Soderberg, Alexander - 'The Andalucian Friend' (translated by Neil Smith)
I usually judge how good a book is by the amount of time it takes to me to read the first 100 pages. Often I become distracted, wander off for coffee or snack raids to the kitchen or decide that yes, my apartment is a tip and needs tidying, leaving my book to one side to be picked up again later. Indeed, you could be forgiven for thinking, like me, that on initial inspection THE ANDALUCIAN FRIEND would be a Scandinavian crime novel very much like any other Scandinavian crime novel but you would be wrong…so wrong… So the fact that I read this in pretty much one sitting - all 446 pages - completely immersed in its myriad characters and beautifully interwoven plotting, bears testament to how good this book truly is.
I was instantly drawn into this tale of organised crime - a sordid world of drug trafficking, gun-running and police corruption where any sense of morality can change in a heartbeat. This is a world dominated by money and power, with opposing criminal gangs jostling for control and the story flows effortlessly back and forth across Europe, as each tries to usurp the other leading to bloodshed and betrayal. The ‘bad guys' are pitch perfect in their characterisation veering from the ruthlessness and wily intelligence of the really quite charming Hector Guzman, to the scheming and unflinching coldness of the Hankes heading up their German crime syndicate, and in direct competition with Guzman and his cohorts. Throw into the mix some truly psychopathic and cold-blooded Russians and Jens Vall, a Swedish gun-runner who falls foul of the said Russians, which reluctantly leads him into Guzman's web, and let the mayhem commence. There are shoot-outs, dismemberments in restaurant kitchens and double crossings at every turn which would be more than enough for any reader, but Soderberg has more strings to his bow, so read on to discover how he rises above the bog standard organised crime yarn…
Into this mix comes Sophie Brinkmann and Lars Vinge, two brilliantly conceived characters who add a depth and richness to the overall plot and whose experience in this sordid world fundamentally change them in ways they could not have imagined. Sophie is a nurse, a widow and a mother, just a normal fundamentally good woman, who becomes more and more tainted by her involvement with Hector Guzman, but who grows exponentially in character and strength as the plot progresses, through her immersion in this dangerous and violent world. Lars Vinge is a Swedish police officer, tasked with surveilling Sophie, whose moral and physical decline becomes such a potent part of the novel, as his obsession with her and his building distrust of his colleagues, draw him down into a world of addiction and bleakness that at times is truly heartwrenching. His suspicions are in no way groundless, thus unveiling the morally bankrupt and corrupt world of those tasked to catch and punish kingpins like Guzman, and whose greed and moral bankruptcy knows no bounds. Sophie and Lars completely held my interest throughout the novel, experiencing the highs, but generally more numerous lows, of their differing involvement in the violent power struggles of the warring criminals at great personal cost to them both.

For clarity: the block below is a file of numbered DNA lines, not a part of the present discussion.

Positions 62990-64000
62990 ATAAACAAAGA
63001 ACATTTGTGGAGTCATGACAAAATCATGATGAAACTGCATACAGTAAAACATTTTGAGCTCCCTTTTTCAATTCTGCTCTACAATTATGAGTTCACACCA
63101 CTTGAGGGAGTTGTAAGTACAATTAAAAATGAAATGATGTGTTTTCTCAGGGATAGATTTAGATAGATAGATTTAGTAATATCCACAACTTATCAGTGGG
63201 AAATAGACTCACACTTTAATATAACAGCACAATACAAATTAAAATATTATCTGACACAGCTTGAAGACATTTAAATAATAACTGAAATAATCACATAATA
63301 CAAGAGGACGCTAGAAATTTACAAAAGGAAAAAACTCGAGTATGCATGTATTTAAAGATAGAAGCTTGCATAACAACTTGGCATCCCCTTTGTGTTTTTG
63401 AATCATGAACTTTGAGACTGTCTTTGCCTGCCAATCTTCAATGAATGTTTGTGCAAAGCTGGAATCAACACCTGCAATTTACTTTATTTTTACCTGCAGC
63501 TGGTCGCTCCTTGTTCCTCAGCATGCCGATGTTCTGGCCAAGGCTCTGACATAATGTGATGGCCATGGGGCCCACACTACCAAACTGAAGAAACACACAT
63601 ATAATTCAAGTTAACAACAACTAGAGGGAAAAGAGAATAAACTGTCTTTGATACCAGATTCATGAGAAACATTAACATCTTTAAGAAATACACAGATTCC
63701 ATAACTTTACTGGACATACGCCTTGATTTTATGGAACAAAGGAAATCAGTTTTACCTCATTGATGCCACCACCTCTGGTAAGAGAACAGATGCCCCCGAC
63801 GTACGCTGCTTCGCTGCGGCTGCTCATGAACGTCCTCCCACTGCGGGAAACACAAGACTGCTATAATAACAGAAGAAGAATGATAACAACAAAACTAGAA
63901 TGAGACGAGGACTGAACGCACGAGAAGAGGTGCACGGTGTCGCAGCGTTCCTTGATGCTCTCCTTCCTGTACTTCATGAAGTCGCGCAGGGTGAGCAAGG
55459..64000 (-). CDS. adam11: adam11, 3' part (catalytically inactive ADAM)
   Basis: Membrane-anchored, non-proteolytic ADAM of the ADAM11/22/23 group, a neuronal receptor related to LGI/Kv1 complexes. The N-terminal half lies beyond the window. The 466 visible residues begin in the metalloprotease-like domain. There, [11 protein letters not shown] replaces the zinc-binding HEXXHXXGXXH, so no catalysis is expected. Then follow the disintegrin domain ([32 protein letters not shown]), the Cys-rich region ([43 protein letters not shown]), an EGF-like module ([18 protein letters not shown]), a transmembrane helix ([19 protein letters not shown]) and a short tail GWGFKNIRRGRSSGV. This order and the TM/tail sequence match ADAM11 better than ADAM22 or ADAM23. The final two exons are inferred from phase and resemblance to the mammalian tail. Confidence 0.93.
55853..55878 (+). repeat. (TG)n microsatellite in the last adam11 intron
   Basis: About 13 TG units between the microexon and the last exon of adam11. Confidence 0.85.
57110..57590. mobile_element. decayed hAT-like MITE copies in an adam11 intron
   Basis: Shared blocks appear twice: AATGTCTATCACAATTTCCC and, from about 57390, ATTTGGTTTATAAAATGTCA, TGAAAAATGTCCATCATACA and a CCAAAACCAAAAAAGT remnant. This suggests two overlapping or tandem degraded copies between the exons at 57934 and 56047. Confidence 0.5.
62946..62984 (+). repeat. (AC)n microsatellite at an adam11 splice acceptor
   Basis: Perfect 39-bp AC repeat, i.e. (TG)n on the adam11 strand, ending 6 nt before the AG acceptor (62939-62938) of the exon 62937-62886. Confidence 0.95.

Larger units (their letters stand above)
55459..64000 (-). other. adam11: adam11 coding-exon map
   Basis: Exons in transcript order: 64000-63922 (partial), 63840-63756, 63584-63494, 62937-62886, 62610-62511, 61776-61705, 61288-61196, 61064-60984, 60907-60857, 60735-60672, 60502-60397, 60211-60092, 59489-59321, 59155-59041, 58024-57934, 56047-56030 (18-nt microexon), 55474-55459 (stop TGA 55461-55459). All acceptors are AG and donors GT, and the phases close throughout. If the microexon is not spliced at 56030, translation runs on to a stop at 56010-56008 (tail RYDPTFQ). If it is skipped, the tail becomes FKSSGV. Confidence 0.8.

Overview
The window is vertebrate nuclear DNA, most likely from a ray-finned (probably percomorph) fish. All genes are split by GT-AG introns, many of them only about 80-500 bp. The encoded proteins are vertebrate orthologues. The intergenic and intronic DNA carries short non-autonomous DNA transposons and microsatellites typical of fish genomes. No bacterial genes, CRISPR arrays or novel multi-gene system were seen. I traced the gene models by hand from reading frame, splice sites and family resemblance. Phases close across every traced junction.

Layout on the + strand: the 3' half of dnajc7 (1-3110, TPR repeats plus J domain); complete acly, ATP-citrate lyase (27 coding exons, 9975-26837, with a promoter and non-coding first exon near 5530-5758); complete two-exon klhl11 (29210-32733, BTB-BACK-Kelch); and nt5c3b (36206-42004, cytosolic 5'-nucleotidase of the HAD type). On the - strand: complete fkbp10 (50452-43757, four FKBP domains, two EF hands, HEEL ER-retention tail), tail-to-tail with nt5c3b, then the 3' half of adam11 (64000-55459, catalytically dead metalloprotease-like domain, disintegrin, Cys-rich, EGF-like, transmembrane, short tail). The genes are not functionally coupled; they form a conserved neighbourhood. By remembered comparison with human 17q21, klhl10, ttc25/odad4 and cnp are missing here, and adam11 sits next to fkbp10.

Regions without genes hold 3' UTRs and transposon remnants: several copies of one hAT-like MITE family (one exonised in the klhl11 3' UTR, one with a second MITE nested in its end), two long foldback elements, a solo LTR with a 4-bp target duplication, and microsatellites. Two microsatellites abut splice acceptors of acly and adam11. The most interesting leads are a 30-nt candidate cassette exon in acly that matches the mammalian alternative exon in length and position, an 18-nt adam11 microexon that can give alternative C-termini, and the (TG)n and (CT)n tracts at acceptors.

As I said in my introduction, this is unlike any other Scandinavian crime novel I've read as in all truthfulness this does not read as a Swedish crime novel per se, but more as a strongly all encompassing European style in characterisation, dialogue and atmosphere. Soderberg captures perfectly the subtle nuances in his characterisation of the differing European protagonists, but also writes with a lyrical style more prevalent in French crime fiction and the emotional intensity of an Italian crime novel, whilst interweaving the bleak psychological darkness of his Scandinavian counterparts. Interestingly his depiction of violence feels distinctly American, and there is one altercation that brings to mind a Tarantino-esque movie scene where no one could possible escape unscathed. The translation by Neil Smith, beautifully allows these contrasting styles to be self evident to the reader, and to my mind certainly, supports the effortless flow of the narrative. Soderberg is supremely confident in linking these different styles together, and with a fairly large cast of dramatis personae to introduce, ensures from the outset that the reader can easily navigate their relationships to one another as the story unfolds and their connections and conflicts are revealed. I am delighted that this is part one of a projected trilogy of books, because purely on the strength of this one this could be one of the most powerful trilogies ever produced in the crime genre. A remarkable debut novel that only bodes well for further books by this author.
More European crime fiction reviews can be found on the Reviews page.